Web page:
Wednesday, July 9, 2008

Volunteer Park Conservatory

The Volunteer Park Conservatory
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Sometimes your GPS leads you to places you did not really think of visiting - at least just then. These mistakes can sometimes turn out really well. Last February, when we were visiting Seattle to try to figure out where to live, the GPS in our rental can directed us to Seattle Asian Art Museum, instead of Seattle Art Museum. This meant that I found Volunteer Park Conservatory on this first trip to Seattle. I felt directly much more friends with the city as this place was just like one of my old favourites in Sweden, the Palm House at the Garden Society of Gothenburg.


Palm House at Volunteer Park

The Palm House in Gothenburg was erected in 1878 and Volunteer Park Conservatory in 1912. Though on a small scale, they share a similar history. Both were fashioned after the Crystal Palace in London, the huge cast iron and glass structure by Joseph Paxton which housed the Great Exhibition of 1851 (and burned down in 1936). Volunteer Park Conservatory is situated on Capitol Hill in Seattle, and the park surrounding it was designed by John Olmsted and Frederick Law Olmsted Jr. (nephew-stepson and son of Frederick Law Olmsted Sr., well known for his design for N.Y. Central Park). It was manufactured in New York and shipped to Seattle.

Palm House at Volunteer Park

Volunteer Park Conservatory has five houses representing different environments from the world. The entrance leads you directly to the Palm House, with many species of palms, an Orchid Collection, anthuriums from Hawaii and Central America, Crotons, Musa (banana) and Hedychium (ginger) plants.


Fern House at Volunteer Park

To the left from the Palm House, you come to the Fern House, which numerous species of ferns and other tropical plants. Also, this house has a collection of primitive plants from the dinosaur era and diverse carnivorous plants. The permanent plant collections are "hotted up" with displays of exotic seasonal plants, such as Brugmansias, Aristolochias, Passifloras, Begonias etc. In my eyes, a little less would have done more, but I'm sure many of the visitors appreciate these colourful additions.


Bromeliad House at Volunteer Park

Bromeliad House contains a large collection of well... members of the bromeliad family, of which pineapple is one of the most well-known ones. Many of these plants are epiphytes attaching themselves on rough sufraces as tree branches or rocks. Tillandsias are also shown in this room.


Cactus House at Volunteer Park

The fourth house is the Seasonal Display House, which I found quite boring (this time) with lots of blue Hydrangeas and other uninteresting plants. The only quite interesting plant here was the Amorphophallus titanum, which is expected to flower again some time in late July 2008. This plant was discovered in 1878 by Italian botanist and explorer Odoardo Beccari (1843-1920) in Sumatra, at the height of plant hunting during the Victorian era. It has the largest undivided inflorescence of all plants, and reminds of... well, just what it's name means.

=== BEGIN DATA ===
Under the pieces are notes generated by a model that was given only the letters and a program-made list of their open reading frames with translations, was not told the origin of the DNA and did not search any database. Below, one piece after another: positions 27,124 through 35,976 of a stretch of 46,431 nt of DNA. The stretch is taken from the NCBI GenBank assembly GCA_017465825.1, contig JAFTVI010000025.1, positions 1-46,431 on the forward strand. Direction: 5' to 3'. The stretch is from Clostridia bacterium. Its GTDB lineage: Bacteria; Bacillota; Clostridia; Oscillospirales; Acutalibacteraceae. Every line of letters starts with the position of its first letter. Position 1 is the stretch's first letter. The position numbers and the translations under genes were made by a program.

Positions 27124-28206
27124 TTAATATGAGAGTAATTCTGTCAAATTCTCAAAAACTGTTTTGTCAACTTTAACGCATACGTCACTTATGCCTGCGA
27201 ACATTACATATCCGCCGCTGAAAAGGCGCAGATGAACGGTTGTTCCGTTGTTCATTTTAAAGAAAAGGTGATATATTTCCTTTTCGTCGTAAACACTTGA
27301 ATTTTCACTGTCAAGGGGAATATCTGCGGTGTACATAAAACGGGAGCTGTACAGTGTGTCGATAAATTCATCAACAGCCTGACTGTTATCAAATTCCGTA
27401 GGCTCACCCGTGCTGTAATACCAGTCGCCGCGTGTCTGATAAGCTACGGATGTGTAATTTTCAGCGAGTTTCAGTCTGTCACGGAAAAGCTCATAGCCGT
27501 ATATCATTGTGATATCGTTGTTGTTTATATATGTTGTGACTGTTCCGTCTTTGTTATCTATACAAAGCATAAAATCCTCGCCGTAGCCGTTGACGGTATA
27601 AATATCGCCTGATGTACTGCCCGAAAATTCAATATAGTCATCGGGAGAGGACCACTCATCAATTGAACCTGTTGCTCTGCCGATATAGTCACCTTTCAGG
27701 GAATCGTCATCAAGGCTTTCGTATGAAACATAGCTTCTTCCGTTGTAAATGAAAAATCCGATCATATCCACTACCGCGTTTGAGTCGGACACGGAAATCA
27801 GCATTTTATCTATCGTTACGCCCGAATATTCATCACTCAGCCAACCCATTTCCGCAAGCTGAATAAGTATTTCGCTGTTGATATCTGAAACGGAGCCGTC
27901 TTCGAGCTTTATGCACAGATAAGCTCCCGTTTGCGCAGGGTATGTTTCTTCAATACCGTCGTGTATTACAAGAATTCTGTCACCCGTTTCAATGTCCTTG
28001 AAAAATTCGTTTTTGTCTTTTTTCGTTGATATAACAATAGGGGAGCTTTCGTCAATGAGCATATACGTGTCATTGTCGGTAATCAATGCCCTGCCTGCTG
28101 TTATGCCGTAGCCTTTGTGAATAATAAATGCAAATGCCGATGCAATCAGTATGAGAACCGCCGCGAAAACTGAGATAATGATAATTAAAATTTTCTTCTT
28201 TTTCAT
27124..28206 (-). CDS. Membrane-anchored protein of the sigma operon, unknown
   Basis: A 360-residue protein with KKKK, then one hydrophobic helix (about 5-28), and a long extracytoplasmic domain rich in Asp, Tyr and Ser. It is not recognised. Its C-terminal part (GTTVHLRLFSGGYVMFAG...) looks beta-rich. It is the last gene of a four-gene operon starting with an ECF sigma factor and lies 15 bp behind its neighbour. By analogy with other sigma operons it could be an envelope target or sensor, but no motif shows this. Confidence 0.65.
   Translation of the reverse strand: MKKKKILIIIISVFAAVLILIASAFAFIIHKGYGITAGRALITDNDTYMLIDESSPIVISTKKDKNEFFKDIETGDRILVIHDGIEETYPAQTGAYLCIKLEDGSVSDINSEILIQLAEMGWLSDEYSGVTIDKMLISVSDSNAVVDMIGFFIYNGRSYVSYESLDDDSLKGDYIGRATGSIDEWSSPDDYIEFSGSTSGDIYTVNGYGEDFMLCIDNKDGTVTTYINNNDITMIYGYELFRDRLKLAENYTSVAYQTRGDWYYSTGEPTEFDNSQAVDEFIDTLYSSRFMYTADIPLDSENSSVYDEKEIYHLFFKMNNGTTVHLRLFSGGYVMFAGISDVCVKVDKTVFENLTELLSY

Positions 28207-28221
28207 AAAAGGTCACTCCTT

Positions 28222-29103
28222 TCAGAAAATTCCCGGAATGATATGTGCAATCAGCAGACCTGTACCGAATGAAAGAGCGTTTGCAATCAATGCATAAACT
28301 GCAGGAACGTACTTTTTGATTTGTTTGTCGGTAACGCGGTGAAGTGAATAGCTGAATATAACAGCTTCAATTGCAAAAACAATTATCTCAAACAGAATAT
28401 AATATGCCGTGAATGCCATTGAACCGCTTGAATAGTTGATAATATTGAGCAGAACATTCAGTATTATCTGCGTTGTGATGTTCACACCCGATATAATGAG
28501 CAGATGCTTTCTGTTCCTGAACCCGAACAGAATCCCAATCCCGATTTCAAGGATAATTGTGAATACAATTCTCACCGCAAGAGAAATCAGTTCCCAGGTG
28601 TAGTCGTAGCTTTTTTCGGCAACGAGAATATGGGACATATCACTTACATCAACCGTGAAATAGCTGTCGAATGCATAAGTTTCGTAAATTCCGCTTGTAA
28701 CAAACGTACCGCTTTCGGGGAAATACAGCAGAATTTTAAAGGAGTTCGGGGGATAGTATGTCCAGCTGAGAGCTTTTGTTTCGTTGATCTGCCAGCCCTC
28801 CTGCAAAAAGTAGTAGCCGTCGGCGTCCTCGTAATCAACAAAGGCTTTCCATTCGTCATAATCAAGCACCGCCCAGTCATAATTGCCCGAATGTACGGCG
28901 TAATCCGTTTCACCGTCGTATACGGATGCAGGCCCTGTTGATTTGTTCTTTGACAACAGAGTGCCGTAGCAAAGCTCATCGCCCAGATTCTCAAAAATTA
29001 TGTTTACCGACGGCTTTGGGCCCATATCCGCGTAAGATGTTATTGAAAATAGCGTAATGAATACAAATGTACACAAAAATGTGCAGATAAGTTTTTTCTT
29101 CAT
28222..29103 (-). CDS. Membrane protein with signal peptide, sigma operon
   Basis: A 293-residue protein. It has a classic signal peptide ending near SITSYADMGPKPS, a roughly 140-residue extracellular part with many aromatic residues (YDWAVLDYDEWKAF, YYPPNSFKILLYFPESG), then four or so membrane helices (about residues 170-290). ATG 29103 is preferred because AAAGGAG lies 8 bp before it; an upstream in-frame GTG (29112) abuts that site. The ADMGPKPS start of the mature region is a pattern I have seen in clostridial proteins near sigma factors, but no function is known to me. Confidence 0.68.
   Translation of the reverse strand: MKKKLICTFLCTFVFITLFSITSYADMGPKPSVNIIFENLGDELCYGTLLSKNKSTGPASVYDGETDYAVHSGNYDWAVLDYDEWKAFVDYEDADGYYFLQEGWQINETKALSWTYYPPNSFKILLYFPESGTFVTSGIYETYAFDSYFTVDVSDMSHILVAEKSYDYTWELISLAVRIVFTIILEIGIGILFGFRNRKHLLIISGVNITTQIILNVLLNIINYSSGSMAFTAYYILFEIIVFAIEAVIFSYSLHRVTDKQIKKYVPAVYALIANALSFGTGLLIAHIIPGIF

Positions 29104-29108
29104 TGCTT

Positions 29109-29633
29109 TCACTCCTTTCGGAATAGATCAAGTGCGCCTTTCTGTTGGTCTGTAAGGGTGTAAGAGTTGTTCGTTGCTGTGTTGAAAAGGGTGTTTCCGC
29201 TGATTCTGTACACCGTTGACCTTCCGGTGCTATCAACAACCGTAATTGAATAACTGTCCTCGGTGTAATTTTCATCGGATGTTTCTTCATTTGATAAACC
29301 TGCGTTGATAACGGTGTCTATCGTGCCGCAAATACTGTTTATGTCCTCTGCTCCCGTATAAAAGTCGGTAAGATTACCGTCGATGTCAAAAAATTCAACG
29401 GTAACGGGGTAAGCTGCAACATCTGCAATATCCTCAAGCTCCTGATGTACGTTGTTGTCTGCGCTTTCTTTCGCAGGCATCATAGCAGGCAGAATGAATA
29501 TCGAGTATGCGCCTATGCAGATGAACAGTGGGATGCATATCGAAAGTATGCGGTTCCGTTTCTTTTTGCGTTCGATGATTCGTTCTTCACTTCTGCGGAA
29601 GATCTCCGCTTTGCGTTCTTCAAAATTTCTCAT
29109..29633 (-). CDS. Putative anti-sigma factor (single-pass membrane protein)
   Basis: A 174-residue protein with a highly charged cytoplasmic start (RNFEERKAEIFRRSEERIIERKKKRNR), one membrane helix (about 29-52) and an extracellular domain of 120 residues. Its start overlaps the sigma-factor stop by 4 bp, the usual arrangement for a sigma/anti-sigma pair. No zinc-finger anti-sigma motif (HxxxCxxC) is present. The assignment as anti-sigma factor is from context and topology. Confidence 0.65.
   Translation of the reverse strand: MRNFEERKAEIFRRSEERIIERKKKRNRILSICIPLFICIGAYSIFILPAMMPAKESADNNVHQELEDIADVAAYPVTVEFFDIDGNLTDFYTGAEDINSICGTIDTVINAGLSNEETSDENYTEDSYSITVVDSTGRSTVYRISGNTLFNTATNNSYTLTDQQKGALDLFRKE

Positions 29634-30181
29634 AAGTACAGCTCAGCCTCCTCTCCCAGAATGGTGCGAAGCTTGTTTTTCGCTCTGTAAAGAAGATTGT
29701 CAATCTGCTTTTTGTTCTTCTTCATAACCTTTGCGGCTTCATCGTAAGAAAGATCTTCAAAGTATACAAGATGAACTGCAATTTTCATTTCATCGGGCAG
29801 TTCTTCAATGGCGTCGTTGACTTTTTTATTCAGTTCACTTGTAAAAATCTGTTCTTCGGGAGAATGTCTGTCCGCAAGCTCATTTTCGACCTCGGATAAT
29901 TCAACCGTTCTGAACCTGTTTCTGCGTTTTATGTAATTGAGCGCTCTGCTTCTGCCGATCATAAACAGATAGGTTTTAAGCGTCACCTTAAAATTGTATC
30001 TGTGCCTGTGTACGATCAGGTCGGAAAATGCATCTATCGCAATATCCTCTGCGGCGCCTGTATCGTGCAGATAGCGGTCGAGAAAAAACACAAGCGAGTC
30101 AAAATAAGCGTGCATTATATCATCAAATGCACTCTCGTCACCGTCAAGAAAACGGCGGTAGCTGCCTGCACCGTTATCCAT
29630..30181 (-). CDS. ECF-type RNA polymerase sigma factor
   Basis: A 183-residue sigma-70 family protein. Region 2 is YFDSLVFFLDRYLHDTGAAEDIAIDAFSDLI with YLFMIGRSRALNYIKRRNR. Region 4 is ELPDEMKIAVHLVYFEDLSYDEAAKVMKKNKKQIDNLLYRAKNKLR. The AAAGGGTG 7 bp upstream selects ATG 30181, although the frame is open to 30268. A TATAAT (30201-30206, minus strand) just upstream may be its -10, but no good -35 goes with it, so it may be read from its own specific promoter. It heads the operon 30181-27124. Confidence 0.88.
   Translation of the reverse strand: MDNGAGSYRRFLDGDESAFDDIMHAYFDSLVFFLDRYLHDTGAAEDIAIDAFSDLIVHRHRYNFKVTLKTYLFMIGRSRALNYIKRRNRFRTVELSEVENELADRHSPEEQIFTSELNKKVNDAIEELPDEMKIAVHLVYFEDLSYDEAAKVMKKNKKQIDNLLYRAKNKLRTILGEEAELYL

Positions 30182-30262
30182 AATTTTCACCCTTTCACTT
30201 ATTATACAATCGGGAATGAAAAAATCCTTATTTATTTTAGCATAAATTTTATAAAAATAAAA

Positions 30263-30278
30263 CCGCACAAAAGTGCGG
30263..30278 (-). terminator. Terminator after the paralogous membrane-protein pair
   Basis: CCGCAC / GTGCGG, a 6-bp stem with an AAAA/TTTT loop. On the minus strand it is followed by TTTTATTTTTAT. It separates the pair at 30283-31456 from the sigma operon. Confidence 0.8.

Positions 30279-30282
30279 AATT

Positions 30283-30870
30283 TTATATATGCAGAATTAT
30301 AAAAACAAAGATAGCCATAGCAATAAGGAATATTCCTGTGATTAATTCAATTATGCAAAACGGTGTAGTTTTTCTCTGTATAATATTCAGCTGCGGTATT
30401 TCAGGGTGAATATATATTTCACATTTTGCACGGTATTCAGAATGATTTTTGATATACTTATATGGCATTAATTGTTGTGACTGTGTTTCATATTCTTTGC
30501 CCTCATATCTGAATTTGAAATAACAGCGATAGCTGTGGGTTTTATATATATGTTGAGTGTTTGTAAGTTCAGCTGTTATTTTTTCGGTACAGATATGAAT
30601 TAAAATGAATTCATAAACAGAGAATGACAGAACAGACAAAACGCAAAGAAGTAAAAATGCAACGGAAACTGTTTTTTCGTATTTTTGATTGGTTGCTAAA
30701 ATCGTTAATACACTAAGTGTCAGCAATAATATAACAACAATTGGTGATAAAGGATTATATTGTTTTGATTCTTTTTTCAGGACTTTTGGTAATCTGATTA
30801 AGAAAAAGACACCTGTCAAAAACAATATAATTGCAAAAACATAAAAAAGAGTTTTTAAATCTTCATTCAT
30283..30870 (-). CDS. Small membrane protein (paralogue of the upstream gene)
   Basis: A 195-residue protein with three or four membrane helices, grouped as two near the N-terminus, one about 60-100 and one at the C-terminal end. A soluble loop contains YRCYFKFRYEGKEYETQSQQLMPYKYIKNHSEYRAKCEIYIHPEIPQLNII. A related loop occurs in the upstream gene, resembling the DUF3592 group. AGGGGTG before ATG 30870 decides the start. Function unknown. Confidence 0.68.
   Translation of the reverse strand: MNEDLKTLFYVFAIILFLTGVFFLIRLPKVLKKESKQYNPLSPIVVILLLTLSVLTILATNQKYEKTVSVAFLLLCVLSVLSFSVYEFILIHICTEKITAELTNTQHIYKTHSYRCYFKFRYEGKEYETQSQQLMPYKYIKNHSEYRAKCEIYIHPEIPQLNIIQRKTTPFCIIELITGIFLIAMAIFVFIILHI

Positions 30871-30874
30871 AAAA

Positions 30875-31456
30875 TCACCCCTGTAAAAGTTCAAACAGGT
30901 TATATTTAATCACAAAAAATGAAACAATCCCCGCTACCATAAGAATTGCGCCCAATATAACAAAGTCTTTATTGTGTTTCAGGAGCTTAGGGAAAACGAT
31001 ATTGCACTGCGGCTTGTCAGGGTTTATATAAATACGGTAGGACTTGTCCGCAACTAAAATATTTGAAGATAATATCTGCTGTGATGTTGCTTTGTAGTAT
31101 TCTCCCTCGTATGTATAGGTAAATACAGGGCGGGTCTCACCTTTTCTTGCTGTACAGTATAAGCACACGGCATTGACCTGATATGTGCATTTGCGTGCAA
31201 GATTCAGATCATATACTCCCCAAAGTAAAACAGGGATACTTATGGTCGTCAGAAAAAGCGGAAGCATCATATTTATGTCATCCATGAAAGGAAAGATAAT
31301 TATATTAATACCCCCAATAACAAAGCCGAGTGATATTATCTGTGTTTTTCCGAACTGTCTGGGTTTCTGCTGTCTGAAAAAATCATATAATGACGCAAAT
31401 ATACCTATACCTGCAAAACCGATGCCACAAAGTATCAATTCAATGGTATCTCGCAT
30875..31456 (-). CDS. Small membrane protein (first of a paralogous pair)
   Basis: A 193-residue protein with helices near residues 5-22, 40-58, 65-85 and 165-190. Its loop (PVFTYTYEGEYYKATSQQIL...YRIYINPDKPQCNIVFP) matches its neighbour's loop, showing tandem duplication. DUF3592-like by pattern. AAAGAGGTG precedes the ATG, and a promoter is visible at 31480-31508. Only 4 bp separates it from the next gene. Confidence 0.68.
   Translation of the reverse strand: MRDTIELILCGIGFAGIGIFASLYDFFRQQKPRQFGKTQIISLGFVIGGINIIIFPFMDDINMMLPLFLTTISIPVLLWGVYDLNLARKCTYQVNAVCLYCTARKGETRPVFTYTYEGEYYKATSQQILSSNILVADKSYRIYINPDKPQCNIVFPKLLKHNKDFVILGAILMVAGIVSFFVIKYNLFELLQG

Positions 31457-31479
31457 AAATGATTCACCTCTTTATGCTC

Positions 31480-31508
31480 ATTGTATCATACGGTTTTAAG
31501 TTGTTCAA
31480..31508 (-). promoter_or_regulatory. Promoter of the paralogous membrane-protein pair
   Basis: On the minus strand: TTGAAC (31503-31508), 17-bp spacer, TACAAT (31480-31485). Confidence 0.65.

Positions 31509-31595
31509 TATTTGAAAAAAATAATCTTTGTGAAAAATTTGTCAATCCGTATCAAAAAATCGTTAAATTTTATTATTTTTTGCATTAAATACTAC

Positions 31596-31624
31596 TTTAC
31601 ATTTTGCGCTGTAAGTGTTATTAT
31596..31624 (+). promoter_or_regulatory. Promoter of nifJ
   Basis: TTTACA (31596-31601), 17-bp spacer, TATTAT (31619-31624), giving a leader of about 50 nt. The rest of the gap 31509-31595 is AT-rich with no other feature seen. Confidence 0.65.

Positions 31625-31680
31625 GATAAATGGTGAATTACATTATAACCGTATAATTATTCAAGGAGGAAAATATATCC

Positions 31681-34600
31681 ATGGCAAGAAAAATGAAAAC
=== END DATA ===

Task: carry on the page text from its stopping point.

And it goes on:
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Cactus House at Volunteer Park

Cactus House at Volunteer Park
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The fifth and last room is the Cactus House, with cacti and succulents, all adapted to dry and hot conditions. As the leaflet from Volunteer Park says, all cacti are succulents, but not all succulents are cacti. Last February, when I visited this conservatory for the first time, many of the cacti were flowering vibrantly. Now, most of them were just looking prickly - or maybe I was born far too North to really appreciate their beauty.

Cactus House at Volunteer Park


Cactus House at Volunteer Park.

6 comments:

Sunita said...

I hate to say this but those big leaved plants in the Fern House (colocassias? not sure of the English name)... they grow like weeds here in India, especially during the monsoon season. And we pull them out and throw them away.

chaiselongue said...

Beautiful pictures. Thanks for adding me to your favourites on Blotanical and introducing me to your blog.

Muddy Boot Dreams said...

I remember visiting that wonderful conservatory when I was in college, many years ago. I have always wanted to go back and see it again, after I realized how much gardening meant to me. But never made it. Thanks for the virtual tour, it brings back great memories.

Jen
Muddy Boot Dreams

Monica said...

Så roligt att det fanns ett systerväxthus till Trädgårdsföreningens så långt borta!
Jättefina bilder!

Tack för trevlig läsning på din fina blogg!

/Monica

The Intercontinental Gardener said...

Sunita - thank for the comments, I just love hearing about the "weeds" of India! Reminds me of my friend in Australia, who hated the "ghostly" white birches, a trendy designer tree there, until I told her about the beautiful forests of them in their natural environment in Scendinavia.

Muddy boots, just checked your blog and will be back...

Monica, härligt att få besök från Sverige! Och visst är det härligt att få besöka en liten tvillingsyster till sitt favoritväxthus här, så långt borta! Fast jag skulle varit sugen att besöka trädgårdsutställningarna i Göteborg i år.

www.jordochdjur.se said...

Ja, Göteborg är bra vackert, och i år är det ju lite extra ståhej här i stan! Fast jag undrar om inte gamla trotjänaren Rosariet i Trädgårdsföreningen första veckan i juli slår det mesta!
Väldigt trevlig blogg - så kul att få se trädgårdar från andra sidan jordklotet!
(hittade hit via Trädgårdsbloggar.se)

/Monica